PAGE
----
With acute pain this can be effective, however, the evidence tells us that when pain persists the strategies employed to help people with acute pain – rest, medications, surgeries, and other tissue-based interventions – are frequently ineffective on their own and all too often a vicious cycle ...

  • Food for the mind: Boosting your mental wellbeing

    This blog was written by Andie Murphy, a Health Promotion Practitioner at Peninsula Health.

    October is World Mental Health month, which led me to think about the effects COVID-19 lockdown and restrictions were having on my own and my families physical and mental wellbeing. So I decided to look deeper at the link between the food we eat and its effects on our mental wellbeing. I commenced by observing what foods I was eating when I was feeling stressed and anxious.

    My observations, that you too may be able to relate to, were:

    • Feeling ‘hangry’ – (hunger and angry at the same time) when a meal is skipped or meal time is late
    • Feeling a sense of brain fog or decrease in energy, particularly in the afternoon
    • Starting to crave and reach out for those higher in sugar foods
    • Allowing emotions to influence meal choices
    • Uncertainty around whether you are hungry or thirsty.

    On reflection, ...

  • Faces of Peninsula Health – Q&A with Jade Robinson

    Jade shares her experiences of when she was a nursing student in the Monash @ Peninsula (M@P) program.

    Q: What was the best thing about the M@P program?

    A: The M@P program provided continuity of learning opportunities for me during my undergraduate studies. As I was guaranteed to have all of my clinical placements within the same health organisation, I was able to understand and easily use the documentation, medication charts and online systems within my first placement. This allowed me to redirect my focus on learning new clinical skills and critical thinking from day one of every placement. The ratio of clinical facilitator to students is immensely beneficial, you aren’t just another number or student to them. They really get to know you and are able to guide you through as your develop your clinical skills and confidence.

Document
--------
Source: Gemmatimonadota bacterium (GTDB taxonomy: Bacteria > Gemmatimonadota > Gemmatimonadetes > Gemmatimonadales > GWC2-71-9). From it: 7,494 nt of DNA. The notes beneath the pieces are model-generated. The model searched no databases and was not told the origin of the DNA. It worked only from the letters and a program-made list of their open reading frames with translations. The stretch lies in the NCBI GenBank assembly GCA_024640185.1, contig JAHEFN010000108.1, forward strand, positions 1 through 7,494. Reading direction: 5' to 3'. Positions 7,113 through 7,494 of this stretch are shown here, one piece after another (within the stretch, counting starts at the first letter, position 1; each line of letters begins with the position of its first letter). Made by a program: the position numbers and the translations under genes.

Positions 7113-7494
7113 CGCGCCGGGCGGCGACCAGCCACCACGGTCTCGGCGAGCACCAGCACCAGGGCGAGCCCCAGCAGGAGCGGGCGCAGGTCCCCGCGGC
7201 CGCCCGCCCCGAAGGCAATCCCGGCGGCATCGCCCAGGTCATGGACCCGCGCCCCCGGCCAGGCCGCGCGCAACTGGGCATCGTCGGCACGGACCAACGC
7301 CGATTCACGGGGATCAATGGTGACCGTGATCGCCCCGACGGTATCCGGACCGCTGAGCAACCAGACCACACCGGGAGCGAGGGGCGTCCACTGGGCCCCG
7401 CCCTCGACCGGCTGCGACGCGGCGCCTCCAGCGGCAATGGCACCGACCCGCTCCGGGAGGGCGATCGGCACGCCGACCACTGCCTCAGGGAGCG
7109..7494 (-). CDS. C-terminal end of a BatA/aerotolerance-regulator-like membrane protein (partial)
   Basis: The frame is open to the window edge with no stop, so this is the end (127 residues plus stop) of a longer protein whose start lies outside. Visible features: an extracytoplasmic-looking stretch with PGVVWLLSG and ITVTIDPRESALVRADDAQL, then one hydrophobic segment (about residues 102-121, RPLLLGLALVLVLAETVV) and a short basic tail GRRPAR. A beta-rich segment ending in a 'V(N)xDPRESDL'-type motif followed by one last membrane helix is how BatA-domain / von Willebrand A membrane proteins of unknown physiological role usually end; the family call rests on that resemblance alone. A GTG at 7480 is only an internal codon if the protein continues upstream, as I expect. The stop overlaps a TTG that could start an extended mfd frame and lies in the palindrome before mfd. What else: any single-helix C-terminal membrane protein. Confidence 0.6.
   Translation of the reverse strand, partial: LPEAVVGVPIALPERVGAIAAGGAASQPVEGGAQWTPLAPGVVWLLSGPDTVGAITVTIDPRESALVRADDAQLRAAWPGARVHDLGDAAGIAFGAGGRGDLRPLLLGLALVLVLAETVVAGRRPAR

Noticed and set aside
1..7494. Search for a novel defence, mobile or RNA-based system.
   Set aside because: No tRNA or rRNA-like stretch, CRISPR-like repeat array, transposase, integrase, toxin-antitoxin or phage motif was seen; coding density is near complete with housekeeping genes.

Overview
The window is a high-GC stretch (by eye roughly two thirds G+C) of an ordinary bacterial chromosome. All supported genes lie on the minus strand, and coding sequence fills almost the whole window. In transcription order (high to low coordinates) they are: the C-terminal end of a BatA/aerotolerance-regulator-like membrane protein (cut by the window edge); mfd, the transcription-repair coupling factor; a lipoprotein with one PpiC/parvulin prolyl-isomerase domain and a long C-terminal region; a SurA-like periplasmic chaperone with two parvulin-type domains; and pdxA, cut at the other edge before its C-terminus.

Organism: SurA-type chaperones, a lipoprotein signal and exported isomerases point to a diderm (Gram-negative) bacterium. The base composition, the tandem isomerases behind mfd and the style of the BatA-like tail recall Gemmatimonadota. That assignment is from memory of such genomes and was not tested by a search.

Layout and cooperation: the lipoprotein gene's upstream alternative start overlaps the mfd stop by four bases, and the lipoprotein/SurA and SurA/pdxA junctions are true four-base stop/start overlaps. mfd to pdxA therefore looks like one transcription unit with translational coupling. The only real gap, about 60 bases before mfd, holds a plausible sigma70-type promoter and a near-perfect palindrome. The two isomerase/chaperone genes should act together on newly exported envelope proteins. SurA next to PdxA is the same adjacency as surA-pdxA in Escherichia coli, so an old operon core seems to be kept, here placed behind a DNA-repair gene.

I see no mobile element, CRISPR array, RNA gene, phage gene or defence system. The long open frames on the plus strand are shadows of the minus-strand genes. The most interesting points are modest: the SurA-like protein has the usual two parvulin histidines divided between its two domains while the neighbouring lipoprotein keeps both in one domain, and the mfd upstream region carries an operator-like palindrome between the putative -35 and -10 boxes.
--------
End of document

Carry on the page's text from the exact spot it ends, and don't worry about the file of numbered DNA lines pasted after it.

Q: What was the clinical facilitator support like?

    A: You couldn’t ...

  • Faces of Peninsula Health – Q&A with Nicholas van Veen

    Nicholas shares his experiences of when he was a nursing student in the Monash @ Peninsula (M@P) program and Peninsula Health registered undergraduate student of nursing (RUSON).

    Q: What’s the best thing about being in the M@P program?

    A: I have to choose one? There's so much great about the program!

    I think the best thing is consistently having placement with Peninsula Health! It is an amazing health service with amazing core values that have been reflected in every staff member I've come across during my placements, whether they are a PSA, doctor, buddy nurse, facilitator or member of the interdisciplinary team, they have all been welcoming and supportive of me.

    Peninsula Health also has lots of learning opportunities, with my placements including Rehab, Mental Health, Surgical, Oncology, Cardiac, but that’s to name a few of the many specialties within Peninsula Health, each with exciting new learning opportunities to further our ...

  • Faces of Peninsula Health – Q&A with Tessa Slinger

    Tessa shares her experiences of when she was a nursing student in the Monash @ Peninsula (M@P) program.

    Q: What was the best thing about the M@P program?

    A: Having the same facilitators throughout my placements, has allowed me to grow more as a student nurse, as I was able to form good relationships with them. This helped me become more comfortable in asking questions and for guidance as they began to understand my strengths and weaknesses over time and in turn build on them to enable me to become a better nurse.

    Q: What was the clinical facilitator support like?

    A: From my experience, all my facilitators were easily contactable during any time of the day, for help with a clinical skill or just someone to debrief with.  They were approachable and were regularly on the wards checking in on you. The support was encouraging and valuable to my experience and ...

  • Faces of Peninsula Health – Q&A with Joshua Hermans

    Josh is a final year registered nursing student in the Monash @ Peninsula (M@P) program.

    When he’s not on placement, Josh works for Peninsula Health as a RUSON (Registered Undergraduate Student of Nursing), supporting our ward staff with patient care.

    Q: What’s the best thing about being in the M@P program?

    A: The M@P program was highly beneficial for the development of my nursing practice as it offered the opportunity to experience repeated placements under one organisation with endless support and guidance. One of the best things about the program was the support and the freedom to preference a particular area for acute placements where timetables were extremely flexible. 

    Q: How has the experience of being a RUSON helped your learning?

    A: The RUSON role has helped develop my confidence in my nursing practice and has provided a greater understanding of the day to day operations of a public health organisation. 

    Q: ...